Reddit shares begin trading as social media platform's IPO arrives

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Reddit makes stock market debut

Reddit goes public, makes stock market debut 03:36

Reddit made its debut on Wall Street Thursday in an eagerly anticipated initial public offering aimed at infusing the social media company with hundreds of millions in capital. 

Shares of Reddit soared as much as 54% in their first day of trading on Thursday afternoon, reaching $52.29. That's far above the $34 IPO range projected by the company. Investors have been eager to buy shares, which helped drive up the stock price, one Wall Street expert said. 

"The supply is pretty limited and there's strong demand, so my sense is that this is going to be a hot IPO," Reena Aggarwal, director of Georgetown University's Psaros Center for Financial Markets and Policy, said Thursday.

The IPO raised about $748 million, including about $228 million for Reddit shareholders who opted to sell some of their stock. Another $519 million is earmarked for Reddit, but the San Francisco-based company won't receive all that money because it still has to pay commissions and other costs associated with the offering. 

Meanwhile, loyal Reddit moderators are concerned the company could make unwelcome changes to a platform that has been known for its culture of devoted users and volunteers, said Sarah Gilbert, a researcher at Cornell University who studies Reddit and is an expert on online content moderation.

Reddit's public debut, while typical for a tech company seeking to raise cash to fuel its expansion, is unusual in that the platform has set aside up to 1.76 million of the 15.3 million shares being offered in the IPO for faithful users and moderators of the platform, who are volunteers. 

In the company's IPO filing, CEO Steve Huffman noted that the service was built on the efforts of its community, such as moderators and users, and that Reddit wants them to be able to participate in publicly owning the business. 

Stashing aside millions of shares for users and moderators may not be as generous a gesture as it appears, Gilbert said. Reddit's top users and moderators volunteer hours of their own time to scrub hate speech and other explicit material off the discussion boards so the platform can attract a wide base of users, Gilbert said.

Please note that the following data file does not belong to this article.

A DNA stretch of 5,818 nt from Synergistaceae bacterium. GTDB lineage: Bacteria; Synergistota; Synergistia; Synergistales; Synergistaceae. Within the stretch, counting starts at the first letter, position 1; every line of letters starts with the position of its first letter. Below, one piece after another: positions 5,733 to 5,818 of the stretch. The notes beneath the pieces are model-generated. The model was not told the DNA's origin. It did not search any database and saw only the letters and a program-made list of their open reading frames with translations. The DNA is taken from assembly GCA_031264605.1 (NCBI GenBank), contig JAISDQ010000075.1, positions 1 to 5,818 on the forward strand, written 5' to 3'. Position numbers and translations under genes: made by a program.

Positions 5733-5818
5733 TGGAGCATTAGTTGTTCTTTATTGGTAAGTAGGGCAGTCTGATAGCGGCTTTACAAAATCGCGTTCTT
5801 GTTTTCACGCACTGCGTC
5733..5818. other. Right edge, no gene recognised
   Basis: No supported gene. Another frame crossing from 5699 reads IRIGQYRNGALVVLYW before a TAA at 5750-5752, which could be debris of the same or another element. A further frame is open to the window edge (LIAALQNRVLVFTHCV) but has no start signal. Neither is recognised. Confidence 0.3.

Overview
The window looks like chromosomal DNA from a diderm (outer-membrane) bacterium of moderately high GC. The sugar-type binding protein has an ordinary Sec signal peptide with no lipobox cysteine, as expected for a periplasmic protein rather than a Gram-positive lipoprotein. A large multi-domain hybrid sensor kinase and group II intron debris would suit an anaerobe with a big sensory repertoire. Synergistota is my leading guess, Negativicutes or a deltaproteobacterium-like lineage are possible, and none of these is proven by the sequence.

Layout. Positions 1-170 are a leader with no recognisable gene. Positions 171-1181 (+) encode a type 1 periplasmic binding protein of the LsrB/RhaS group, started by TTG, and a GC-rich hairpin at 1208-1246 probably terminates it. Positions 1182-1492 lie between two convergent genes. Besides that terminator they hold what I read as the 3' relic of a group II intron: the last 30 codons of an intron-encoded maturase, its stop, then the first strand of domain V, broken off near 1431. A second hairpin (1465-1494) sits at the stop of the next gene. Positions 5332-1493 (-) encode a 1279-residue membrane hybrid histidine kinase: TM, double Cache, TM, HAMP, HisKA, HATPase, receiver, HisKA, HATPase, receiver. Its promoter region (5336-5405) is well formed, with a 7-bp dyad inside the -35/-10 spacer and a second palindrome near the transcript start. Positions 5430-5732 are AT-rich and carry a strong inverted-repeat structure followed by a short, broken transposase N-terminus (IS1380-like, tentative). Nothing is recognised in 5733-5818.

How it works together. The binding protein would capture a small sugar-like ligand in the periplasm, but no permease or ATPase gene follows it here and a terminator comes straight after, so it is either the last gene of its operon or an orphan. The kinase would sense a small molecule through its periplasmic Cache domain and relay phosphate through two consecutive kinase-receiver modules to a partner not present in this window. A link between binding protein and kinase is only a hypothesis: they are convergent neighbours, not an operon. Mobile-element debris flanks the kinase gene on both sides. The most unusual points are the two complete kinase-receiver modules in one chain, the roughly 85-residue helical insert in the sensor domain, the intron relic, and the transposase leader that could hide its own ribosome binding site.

"In a sense, now Reddit is asking them to give them their money and maybe [the stock] will make money, but it's asking users to take that risk," she said. 

The interest surrounding Reddit stems largely from a large audience that religiously visits the service to discuss everything under the sun with varying levels of seriousness, from news and politics to discussions on random topics and casual conversations with like-minded people.

Despite its broad reach, Reddit has never turned a profit — piling up losses over the years totaling $717 million. That number has swollen from cumulative losses of $467 million in December 2021, when the company first filed papers to go public before aborting that attempt. 

With its revived IPO, Reddit will now have the money to finance its ambitions to expand its influence and reel in more revenue in the process.

Reddit recently signed a $60 million deal with Google in which posts from Reddit's online discussion boards will be used to train Google's artificial intelligence models. The data-sharing arrangement is significant for Google which is hungry for access to human-written material it can use to train its AI models. Last week, Reddit revealed that federal regulators are now probing its Google for AI training. 

— The Associated Press contributed to this report. 

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Khristopher J. Brooks

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Khristopher J. Brooks is a reporter for CBS MoneyWatch. He previously worked as a reporter for the Omaha World-Herald, Newsday and the Florida Times-Union. His reporting primarily focuses on the U.S. housing market, the business of sports and bankruptcy.